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Janie Riley is an avid genealogist with a habit of stumbling on to dead bodies. She and her husband head to Salt Lake City Utah to research Janie's elusive 4th great-grandmother. But her search into the past leads her to a dark secret. Can she solve the mysteries of the past and the present before disaster strikes? Available now on Amazon.com and the CreateSpace eStore
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Death Finds a Way: A Janie Riley Mystery
by Lorine McGinnis Schulze

Janie Riley is an avid genealogist with a habit of stumbling on to dead bodies. She and her husband head to Salt Lake City Utah to research Janie's elusive 4th great-grandmother. But her search into the past leads her to a dark secret. Can she solve the mysteries of the past and the present before disaster strikes? Available now on Amazon.com and Amazon.ca

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LETTERS HOME

Judson W. Dennis; Sergeant, Company L, 119th Infantry, American Expeditionary Forces

March 18, 1892 ~ October 17, 1918

Judson W. Dennis was a 24 year old farm boy from Model, Tennessee in Stewart County. He was an unmarried farmer and raised tobacco on land he shared with his brother, Tom. From his letters home, we know that he owned a mare, Old Annie, of which he was very fond. We also know he had many friends and was very fond of his brother Tom and wife Minnie's two little girls, Hazel and Helen.

Judson corresponded with his mother Minnie Dunlap Murphy of Granite City, IL and his brother, Thomas Milton Dennis of Tip Top, TN from the time of his departure from Tennessee in Sept. 1917 for Camp Sevier in Greenville, S.C. until days before his death in France in 1918. Following, in chronicological order are those letters, transcribed by his great-niece, Jan Dennis Philpot. Because of the materials with which he sometimes had to write, as well as creases in the paper, it is sometime difficult to make out all he is saying. In these few cases, a ? appears where this is unclear. Following his letters is a transcription of the telegraph informing Tom of his brother's death, as well as a letter from a soldier friend of Jud's who was with him at his death.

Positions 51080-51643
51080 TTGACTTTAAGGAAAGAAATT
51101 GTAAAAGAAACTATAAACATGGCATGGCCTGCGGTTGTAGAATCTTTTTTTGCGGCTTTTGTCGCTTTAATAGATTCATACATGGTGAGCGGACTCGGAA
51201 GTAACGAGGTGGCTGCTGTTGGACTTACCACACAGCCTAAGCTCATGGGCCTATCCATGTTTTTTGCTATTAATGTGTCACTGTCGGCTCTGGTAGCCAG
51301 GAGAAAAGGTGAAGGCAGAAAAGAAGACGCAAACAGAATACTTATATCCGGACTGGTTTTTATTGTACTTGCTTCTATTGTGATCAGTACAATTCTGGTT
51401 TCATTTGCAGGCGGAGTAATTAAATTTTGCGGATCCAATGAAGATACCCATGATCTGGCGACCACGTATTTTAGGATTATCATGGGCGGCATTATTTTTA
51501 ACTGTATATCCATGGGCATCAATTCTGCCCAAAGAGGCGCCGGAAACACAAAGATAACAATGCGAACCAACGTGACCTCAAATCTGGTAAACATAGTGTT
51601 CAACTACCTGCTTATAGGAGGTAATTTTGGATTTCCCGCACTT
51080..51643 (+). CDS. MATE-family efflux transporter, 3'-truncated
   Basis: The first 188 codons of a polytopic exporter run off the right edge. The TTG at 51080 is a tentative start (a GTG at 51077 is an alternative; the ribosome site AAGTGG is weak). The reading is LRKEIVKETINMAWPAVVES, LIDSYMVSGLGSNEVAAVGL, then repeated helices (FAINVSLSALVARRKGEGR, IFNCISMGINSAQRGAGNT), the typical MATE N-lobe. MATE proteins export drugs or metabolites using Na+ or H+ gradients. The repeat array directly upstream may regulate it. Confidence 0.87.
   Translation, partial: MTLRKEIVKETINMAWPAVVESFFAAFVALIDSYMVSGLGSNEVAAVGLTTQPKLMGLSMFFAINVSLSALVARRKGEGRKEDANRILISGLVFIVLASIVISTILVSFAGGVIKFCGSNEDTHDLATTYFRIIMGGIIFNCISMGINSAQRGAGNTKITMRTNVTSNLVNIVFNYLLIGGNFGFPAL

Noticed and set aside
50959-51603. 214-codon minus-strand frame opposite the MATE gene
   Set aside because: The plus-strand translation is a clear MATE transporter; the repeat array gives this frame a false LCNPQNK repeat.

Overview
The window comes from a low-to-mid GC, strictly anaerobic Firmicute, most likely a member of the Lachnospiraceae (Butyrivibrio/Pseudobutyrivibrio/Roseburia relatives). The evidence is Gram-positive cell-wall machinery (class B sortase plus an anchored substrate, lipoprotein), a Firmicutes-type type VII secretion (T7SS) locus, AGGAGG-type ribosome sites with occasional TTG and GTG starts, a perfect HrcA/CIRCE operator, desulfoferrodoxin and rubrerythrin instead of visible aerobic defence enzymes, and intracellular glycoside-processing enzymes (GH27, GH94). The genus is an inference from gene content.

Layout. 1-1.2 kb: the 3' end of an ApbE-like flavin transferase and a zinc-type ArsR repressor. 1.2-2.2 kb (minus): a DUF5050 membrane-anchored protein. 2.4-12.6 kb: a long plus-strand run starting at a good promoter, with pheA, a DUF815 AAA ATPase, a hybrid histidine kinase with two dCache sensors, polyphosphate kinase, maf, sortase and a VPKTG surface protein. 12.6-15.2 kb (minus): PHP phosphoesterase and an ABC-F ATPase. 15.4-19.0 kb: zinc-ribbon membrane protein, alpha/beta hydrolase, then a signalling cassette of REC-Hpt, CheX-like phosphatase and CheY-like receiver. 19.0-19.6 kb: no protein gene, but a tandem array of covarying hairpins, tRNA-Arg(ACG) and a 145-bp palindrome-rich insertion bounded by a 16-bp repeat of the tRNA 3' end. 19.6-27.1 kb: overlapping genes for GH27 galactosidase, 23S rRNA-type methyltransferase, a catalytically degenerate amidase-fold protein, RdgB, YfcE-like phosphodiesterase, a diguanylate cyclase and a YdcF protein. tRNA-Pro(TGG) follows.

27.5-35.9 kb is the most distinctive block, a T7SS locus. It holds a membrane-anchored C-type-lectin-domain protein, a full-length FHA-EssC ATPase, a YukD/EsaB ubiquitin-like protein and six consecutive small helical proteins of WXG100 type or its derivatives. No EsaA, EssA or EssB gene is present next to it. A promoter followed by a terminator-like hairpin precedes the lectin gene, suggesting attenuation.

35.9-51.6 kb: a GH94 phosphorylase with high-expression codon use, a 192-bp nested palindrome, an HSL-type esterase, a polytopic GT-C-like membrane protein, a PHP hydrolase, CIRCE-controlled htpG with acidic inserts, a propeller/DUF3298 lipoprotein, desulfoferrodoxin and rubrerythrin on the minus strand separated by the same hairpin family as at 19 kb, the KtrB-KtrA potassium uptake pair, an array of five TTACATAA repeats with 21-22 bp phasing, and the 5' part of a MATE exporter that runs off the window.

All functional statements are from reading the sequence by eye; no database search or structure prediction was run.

Monday May 6, 1918

Dear Mother,

How are you all by now? I'm just fine and all o.k. Well Mother, we leave camp tomorrow (May 7) for New York, N.Y. We will spend a few days there. Our captain told us yesterday that the ship on which we sail will land us safely in France. Now Mother, I don't want you to be uneasy about your soldier boy. We will not be gone long. I think we will go through safely and someday return to our Land of the Free. We will be gone about two years I think. But we are going to win the victory though we are not a mob. Nor are we murderers. We are a band of peace makers and we are going to right the wrong.

How is Minnie and the kids? I wish I could have heard from you all once more before I crossed the waters but I guess the next time I will get to hear from you I will be somewhere in France. We have certainly been having a big time in camp for the past few days. Mothers and sweethearts and friends have been coming to bid their sons and sweethearts and friends their farewell goodbyes. The most saddest sight I never saw in my life as has been here this week. Oh! They should not grieve about their sweethearts or sons so. They ought to be proud that they have a son or sweetheart to uphold Old Glory, the red, white and blue. I will stand and die by her.

Well, Mother, tell all my friends I'm now ready to sail for a foreign country and that we are going to win the victory before we return. Give them my best regards. I will write you as soon as we get to New York. You need not write until we settle in France.

The captain said that we would stay long enough for them to show us the big City of New York and then we will go from there to Hobo, New Jersey where we will embark for France. We have a long, long voyage before us, but I hope we will have a pleasant voyage.

I'm your son-
Corp. Dennis

....next letter

Disclaimer: Although every effort has been made to ensure the accuracy and reliability of the information on The Olive Tree Genealogy pages, all transcriptions are subject to human error, and researchers should always check the original source of any list.

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